By Katie Wright
To quote Phoebe Waller-Bridge in season two of the incomparable Fleabag: “Hair is everything. We wish it wasn’t so we could actually think about something else occasionally.”
A new exhibition at London’s Horniman Museum wants you to think about not just your own locks, but those of people all over the world – past, present and future.
With Hair: Untold Stories, the museum was “keen to do an exhibition on something that so many people can relate to from all different angles,” says Emma Tarlo, emeritus professor of anthropology at Goldsmiths, University of London, who curated the exhibition alongside lead curator Dr Sarah Byrne.
Looking at ways that strands are used as a fashion statement and a fibre, the show includes a dress made out of hair by artist Jenni Dutton, as well as examples of innovative technologies.
“There’s a Green Salon Collective that’s trying to collect hair from salons to be able to use for cleaning up oil spills,” explains Tarlo, who is also the author of Entanglement: The Secret Lives of Hair. “Equally, hair can be used for measuring the humidity of the atmosphere. Most museums actually use a hygrometer that’s often functioning on horse hair.”
Pulled from the Horniman archive, an antique hair net dates back to the time when “it was the fashion to wear them over your hair to keep your hairstyle in place”, and highlights how long the global trade in human hair has been in operation: “These were early 20th century examples of globalisation, where women in Paris and America and here [the UK] were wearing these hair nets that were actually made out of Chinese hair by Chinese workers.”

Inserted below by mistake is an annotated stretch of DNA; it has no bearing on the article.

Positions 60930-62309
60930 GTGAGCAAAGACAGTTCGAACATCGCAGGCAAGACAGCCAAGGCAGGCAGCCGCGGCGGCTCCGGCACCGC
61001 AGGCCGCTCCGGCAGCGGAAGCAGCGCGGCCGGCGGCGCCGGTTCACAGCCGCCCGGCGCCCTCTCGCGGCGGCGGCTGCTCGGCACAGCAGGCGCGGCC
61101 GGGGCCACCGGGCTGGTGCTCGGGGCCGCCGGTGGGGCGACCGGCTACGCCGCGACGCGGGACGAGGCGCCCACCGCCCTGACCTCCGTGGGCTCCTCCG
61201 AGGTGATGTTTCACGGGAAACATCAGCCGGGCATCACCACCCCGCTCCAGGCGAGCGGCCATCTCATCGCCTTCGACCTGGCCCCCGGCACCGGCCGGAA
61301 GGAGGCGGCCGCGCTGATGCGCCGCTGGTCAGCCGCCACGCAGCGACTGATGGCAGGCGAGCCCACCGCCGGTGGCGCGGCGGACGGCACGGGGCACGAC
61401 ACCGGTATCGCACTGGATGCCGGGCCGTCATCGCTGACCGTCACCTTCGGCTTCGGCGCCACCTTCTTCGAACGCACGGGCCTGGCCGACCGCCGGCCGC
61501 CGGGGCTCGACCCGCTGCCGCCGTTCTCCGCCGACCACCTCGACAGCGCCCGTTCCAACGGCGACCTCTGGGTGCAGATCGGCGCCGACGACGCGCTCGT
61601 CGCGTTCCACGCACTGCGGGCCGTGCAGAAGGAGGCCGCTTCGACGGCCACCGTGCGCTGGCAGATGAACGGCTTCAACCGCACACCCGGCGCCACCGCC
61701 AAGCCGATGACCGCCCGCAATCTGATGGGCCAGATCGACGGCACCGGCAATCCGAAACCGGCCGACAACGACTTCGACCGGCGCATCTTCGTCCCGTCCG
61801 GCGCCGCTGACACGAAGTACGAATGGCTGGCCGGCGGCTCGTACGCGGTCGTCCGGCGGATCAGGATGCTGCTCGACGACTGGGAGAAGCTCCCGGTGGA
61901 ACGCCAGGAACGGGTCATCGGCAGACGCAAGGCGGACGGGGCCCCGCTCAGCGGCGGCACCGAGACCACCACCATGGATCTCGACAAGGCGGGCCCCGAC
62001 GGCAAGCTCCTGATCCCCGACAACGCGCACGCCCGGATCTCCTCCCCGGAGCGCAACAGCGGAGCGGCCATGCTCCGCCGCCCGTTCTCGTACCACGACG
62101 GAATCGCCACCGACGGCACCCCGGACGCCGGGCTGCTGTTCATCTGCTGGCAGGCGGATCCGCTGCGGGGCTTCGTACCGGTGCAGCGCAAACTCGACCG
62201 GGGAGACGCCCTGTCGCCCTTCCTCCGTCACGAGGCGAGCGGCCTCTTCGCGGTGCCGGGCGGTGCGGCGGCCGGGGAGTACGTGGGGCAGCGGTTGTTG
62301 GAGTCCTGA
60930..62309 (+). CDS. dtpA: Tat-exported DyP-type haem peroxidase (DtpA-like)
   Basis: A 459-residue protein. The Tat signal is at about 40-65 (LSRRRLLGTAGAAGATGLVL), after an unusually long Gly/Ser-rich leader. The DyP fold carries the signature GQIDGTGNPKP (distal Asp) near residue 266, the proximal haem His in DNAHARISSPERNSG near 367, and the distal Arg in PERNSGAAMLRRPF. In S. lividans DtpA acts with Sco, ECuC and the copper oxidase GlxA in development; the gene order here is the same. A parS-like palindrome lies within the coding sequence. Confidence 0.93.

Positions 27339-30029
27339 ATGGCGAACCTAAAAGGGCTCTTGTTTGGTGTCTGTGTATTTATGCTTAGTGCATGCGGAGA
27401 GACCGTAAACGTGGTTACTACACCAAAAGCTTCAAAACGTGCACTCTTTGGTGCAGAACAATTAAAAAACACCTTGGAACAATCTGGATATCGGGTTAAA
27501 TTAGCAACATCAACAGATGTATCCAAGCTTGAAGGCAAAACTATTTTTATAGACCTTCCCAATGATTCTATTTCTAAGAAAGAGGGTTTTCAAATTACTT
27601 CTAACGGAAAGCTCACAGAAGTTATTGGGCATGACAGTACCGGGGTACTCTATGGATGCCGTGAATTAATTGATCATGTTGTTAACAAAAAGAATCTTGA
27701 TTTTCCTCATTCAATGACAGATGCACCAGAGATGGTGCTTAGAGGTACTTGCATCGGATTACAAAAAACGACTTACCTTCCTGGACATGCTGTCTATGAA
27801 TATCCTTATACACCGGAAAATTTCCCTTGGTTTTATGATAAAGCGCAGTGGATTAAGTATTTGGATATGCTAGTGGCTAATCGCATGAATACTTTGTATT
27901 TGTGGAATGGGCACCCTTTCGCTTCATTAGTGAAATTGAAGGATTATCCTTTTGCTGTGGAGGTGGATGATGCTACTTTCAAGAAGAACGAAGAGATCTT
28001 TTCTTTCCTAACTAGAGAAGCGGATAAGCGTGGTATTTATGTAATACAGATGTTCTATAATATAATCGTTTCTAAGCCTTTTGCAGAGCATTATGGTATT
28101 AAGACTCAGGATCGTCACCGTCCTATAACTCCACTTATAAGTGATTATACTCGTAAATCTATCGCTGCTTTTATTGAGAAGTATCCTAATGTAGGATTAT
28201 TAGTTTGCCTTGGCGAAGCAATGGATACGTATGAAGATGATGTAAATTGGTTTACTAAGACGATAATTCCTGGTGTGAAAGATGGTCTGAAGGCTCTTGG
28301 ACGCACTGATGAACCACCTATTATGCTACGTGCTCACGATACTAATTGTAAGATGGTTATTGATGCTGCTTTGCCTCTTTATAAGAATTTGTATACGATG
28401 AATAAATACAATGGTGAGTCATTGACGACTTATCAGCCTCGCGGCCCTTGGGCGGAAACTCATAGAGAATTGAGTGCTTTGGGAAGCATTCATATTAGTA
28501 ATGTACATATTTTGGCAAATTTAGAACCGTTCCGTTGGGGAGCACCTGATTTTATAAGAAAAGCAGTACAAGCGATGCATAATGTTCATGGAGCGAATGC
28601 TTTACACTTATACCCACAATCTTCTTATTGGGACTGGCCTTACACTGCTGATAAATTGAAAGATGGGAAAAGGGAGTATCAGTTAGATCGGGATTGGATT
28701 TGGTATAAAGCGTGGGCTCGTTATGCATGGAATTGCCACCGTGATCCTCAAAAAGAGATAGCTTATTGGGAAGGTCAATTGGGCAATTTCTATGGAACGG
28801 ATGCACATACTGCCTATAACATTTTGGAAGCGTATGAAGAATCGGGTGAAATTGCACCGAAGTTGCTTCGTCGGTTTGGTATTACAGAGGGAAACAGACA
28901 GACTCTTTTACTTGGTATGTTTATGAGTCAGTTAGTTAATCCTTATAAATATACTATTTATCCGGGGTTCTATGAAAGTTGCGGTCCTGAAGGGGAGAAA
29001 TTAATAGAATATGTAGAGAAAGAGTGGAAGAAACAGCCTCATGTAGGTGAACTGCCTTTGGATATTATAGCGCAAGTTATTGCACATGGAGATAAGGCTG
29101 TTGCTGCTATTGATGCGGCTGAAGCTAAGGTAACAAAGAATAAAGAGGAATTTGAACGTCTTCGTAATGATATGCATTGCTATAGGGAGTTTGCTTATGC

Focusing on modern hair styling, a hair shop installation curated by Korantema Anyimadu explores the experiences of black women and non-binary people.
Tarlo says: “It’s very much about having the choice really to be able to embrace your blackness as you wish, which may be through a wig or it may be through whatever you want” – while also recognising difficult experiences such as “discrimination that black women often face in relation to hair loss, where they’re often blamed for their hair loss, rather than hair loss being taken seriously from a medical perspective.”
Hair loss is a recurring theme, and all sorts of wigs are on display alongside commentary from their wearers. One green style was donated by a girl who was diagnosed with cancer and decided to cut off her hair before it all fell out and give it to the Little Princess Trust, a charity that makes wigs for children.
Tarlo explains: “The wig she chose to wear for her school prom was this bright green wig. [She said] ‘I’m not going to wear this victimhood wig, I’m going to wear this bright green wig’.”
Also addressing hair loss, another section features contributions from people local to the Horniman who connected via Zoom during the first UK lockdown in 2020.
“The group wasn’t brought together around hair loss, it was brought together around hair,” Tarlo says, “but the people who participated in it, many of them did have issues with hair loss, including alopecia, but also trichotillomania, which is a condition where you pull your own hair out.”
This resulted in impactful conversations and the sharing of different perspectives: “We were very happy to be able to incorporate those in the in the exhibition, because it’s very much people sharing those personal stories that don’t necessarily come to light, or often where there’s a lot of taboo around them.”